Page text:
Clayton is a hidden treasure located on the south bank of the St. Lawrence River. More than a century ago, the 1,000 Islands Region was the playground of the nation’s most powerful. Nearly the entire downtown district is designated as “historic,” with buildings dating back to the late 1800s. For the boating buffs, The Clayton Antique Boat Museum offers the largest collection of fresh-water yachting artifacts on the continent.
Originally a native Indian settlement and a French fur trading post, Toronto is a delight to explore from the Eaton Centre Shopping Mall, where you can find anything available in the world, to the north end’s Chinatown, to the Bata Shoe Museum. Discover Inuit Indian artifacts, the modern sculptures of Henry Moore, and Pop Art in the Art Gallery of Ontario. Throughout the city there are art museums and exhibits to please the most discerning art aficionado. Shoppers will delight in Queen Street West, where chic boutiques replaced this old warehouse area and Kensington Street, where retro bargains abound.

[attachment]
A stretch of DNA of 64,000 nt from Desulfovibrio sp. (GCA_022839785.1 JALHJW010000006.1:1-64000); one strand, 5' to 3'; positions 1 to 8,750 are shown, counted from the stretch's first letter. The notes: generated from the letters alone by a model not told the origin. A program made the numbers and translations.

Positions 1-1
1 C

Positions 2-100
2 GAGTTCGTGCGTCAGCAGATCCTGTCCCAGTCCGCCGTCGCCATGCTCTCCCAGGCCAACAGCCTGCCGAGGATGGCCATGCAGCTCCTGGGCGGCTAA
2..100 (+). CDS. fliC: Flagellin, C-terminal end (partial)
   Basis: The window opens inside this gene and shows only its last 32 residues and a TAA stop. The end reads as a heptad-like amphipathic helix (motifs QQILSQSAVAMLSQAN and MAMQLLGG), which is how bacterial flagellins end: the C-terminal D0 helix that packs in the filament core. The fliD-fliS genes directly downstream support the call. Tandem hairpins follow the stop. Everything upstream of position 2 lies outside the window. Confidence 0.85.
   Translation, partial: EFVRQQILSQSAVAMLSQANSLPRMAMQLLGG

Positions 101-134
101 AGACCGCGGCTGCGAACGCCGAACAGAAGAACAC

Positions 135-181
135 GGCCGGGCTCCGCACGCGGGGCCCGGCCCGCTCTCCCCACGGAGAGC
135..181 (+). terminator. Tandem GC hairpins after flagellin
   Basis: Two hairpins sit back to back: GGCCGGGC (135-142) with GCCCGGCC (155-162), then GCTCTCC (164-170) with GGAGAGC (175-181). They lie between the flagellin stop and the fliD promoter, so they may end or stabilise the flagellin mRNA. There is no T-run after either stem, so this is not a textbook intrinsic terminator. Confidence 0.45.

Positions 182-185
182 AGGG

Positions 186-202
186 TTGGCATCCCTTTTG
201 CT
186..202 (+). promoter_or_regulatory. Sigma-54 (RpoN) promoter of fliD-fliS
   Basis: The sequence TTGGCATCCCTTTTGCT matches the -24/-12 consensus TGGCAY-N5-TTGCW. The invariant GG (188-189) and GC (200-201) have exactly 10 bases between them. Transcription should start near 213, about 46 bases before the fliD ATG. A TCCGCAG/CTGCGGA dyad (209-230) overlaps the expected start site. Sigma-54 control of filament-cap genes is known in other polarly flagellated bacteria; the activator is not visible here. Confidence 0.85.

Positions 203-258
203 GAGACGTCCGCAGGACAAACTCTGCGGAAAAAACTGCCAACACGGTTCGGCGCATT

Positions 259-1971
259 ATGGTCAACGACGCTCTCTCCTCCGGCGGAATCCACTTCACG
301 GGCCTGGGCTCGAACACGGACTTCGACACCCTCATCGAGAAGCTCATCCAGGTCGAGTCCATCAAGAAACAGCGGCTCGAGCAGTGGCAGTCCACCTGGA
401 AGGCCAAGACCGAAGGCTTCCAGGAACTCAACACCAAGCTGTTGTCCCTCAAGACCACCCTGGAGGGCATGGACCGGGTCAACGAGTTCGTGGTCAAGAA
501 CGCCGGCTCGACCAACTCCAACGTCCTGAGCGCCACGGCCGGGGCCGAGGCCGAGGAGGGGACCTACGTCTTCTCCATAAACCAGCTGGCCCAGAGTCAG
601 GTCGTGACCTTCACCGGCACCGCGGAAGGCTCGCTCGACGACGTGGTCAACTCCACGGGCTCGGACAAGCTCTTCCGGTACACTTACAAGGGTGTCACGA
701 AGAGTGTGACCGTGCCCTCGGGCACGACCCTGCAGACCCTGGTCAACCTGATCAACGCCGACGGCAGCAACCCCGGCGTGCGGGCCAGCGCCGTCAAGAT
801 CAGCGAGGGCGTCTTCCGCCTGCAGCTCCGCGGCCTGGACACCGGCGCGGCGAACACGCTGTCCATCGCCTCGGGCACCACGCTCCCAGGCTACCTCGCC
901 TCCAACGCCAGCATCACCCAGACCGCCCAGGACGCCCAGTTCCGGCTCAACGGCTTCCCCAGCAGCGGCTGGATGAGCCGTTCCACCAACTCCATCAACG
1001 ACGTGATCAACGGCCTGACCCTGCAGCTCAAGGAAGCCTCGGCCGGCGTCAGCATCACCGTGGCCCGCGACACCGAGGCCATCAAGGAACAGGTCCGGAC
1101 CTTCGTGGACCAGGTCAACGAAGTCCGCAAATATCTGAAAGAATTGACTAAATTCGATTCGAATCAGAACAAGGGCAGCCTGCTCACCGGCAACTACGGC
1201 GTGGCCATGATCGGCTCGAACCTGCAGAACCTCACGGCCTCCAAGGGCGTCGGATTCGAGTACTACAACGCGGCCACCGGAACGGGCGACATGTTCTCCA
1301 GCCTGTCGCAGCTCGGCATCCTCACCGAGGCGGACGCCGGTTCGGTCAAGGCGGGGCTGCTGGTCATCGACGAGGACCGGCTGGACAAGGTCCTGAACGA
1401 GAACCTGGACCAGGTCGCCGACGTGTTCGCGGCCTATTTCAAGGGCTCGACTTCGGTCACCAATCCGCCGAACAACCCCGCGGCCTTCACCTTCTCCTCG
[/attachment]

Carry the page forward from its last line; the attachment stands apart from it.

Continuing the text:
Ships & Rates
Small Ship Cruising
Small ship cruising is the pursuit of the exceptional. The stunning, new Pearl Mist offers the ultimate cruise experience with just 100 over-sized, luxurious staterooms, all with private balconies. Let our attentive crew cater to your wishes and world-class chefs create culinary delights with a local flavor.Visit the most exciting destinations in the world in perfect comfort with Pearl Seas Cruises.
Points of Distinction
- Spacious, Luxurious Staterooms – ALL with Private Balconies
- Magnificent Open-Seating Dining Room with Panoramic View
- Exceptional Traditional and Regional Cuisine Prepared by Acclaimed Chefs
- Six Onboard Lounges, Library and Lecture Room
- Elevator Access to All Decks & Onboard Medical Services
- Flat Screen Satellite TVs, DVD players, and Wi-Fi throughout the ship
Rates (per passenger)
May 17 - May 31, 2017Portland, ME - Toronto, ON
|Category S (Single)||$13,400|
September 6 - September 20, 2017Toronto, ON - Portland, ME
|Category S (Single)||$13,400|
When building the Pearl Mist, we designed her from the ground up to achieve the perfect combination of comfort, safety, and elegance. We comfortably carry only 210 passengers in rooms ranging from 300-580 square feet, while boasting 6 lounges and spacious dining room. For full specifications, see the details below:
Length (ft/m): 335 ft
Beam (ft/m): 56 ft
Draft (ft/m): 12 ft
Number of Decks: 6
Passenger Capacity: 210
Number of Staterooms: 108
Size Range of Staterooms: 300 to 580 sq. ft
Ship Registry: Republic of the Marshall Islands